Unfortunately, one of the author's names is misspelled in Wasafiri. Kari Dako is given as "Kari Darko."
An updated version of this essay, also titled "Textual Deviancy and Cultural Syncretism: Romantic Fiction as a Subversive Strain in Black Women’s Writing" was published in Matatu 21-22.1: 155-164. I have provided a link to this version too.
I've not compared them line by line, but they seem very similar. The apparent difference in length is probably due to the pagination (Wasafiri has smaller print, with two columns of writing per page).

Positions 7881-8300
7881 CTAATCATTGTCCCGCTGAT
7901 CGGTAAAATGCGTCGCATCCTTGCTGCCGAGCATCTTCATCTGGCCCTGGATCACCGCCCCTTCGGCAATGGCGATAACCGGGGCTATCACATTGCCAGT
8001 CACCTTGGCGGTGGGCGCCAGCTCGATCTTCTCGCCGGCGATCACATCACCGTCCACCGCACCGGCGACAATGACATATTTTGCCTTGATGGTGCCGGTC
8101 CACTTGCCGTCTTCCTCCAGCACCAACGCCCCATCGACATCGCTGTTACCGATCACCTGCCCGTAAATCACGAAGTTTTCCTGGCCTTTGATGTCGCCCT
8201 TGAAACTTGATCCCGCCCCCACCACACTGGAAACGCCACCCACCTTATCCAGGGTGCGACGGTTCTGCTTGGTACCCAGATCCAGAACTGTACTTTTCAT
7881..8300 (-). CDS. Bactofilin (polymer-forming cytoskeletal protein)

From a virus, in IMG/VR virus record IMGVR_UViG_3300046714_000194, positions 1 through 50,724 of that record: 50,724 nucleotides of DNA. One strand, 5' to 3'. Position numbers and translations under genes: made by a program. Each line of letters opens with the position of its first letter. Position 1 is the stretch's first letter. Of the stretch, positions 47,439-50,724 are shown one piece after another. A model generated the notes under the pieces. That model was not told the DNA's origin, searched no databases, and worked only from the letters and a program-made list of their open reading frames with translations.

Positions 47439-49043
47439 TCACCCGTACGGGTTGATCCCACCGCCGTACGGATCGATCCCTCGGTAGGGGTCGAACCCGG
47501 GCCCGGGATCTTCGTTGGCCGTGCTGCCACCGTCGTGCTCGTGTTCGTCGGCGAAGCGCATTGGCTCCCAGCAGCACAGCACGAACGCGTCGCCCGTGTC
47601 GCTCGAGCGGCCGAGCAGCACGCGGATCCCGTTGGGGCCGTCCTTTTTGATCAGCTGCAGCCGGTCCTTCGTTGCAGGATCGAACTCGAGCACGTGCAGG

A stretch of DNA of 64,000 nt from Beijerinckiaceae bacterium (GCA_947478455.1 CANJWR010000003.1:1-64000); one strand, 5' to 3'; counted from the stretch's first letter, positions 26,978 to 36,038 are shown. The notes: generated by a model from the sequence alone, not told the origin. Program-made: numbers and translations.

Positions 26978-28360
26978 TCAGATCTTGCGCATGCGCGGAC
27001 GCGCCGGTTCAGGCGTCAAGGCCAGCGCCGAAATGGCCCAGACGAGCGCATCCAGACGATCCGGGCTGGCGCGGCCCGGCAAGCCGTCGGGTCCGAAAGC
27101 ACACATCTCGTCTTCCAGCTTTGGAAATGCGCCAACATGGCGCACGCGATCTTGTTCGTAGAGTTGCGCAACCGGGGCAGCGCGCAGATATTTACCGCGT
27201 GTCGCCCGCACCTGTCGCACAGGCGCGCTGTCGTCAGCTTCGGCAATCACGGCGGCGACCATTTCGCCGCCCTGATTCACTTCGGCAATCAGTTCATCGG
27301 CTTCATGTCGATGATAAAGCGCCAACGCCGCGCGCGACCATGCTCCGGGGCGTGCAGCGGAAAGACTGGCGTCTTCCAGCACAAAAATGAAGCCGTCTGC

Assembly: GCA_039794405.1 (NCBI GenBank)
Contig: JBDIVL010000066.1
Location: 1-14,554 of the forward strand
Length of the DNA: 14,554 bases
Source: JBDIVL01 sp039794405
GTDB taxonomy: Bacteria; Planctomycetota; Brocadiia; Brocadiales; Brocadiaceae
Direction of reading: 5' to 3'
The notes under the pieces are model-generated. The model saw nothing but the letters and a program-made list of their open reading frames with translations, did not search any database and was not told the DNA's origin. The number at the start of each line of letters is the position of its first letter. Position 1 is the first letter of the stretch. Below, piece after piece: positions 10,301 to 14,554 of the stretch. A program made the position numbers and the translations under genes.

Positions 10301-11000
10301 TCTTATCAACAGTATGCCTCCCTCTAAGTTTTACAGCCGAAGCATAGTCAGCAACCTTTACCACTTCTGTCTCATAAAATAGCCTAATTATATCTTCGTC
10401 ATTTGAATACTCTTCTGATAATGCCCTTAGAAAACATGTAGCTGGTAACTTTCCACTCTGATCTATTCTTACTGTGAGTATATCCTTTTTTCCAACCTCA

In both versions Bryce and Dako show how the conventions of romance are rejected (with one exception being Ti Marie by Valerie Belgrave), but that either way,
romantic myths, founded on notions of chaste and desirable white femininity and powerful dominant masculinity, with their barely suppressed sub-text of black sensuality and otherness, are a part of the complex process of the construction of identity in the fiction of black woman writers. (from the 1993 version, page 11)
In the 2000 version this has been changed slightly:
romantic myths founded on notions of chaste and desirable white femininity and powerful dominant masculinity, with their barely suppressed subtext on black sensuality and othemess, are a part of the complex process of constructing identity in the fiction of black women writers. (158)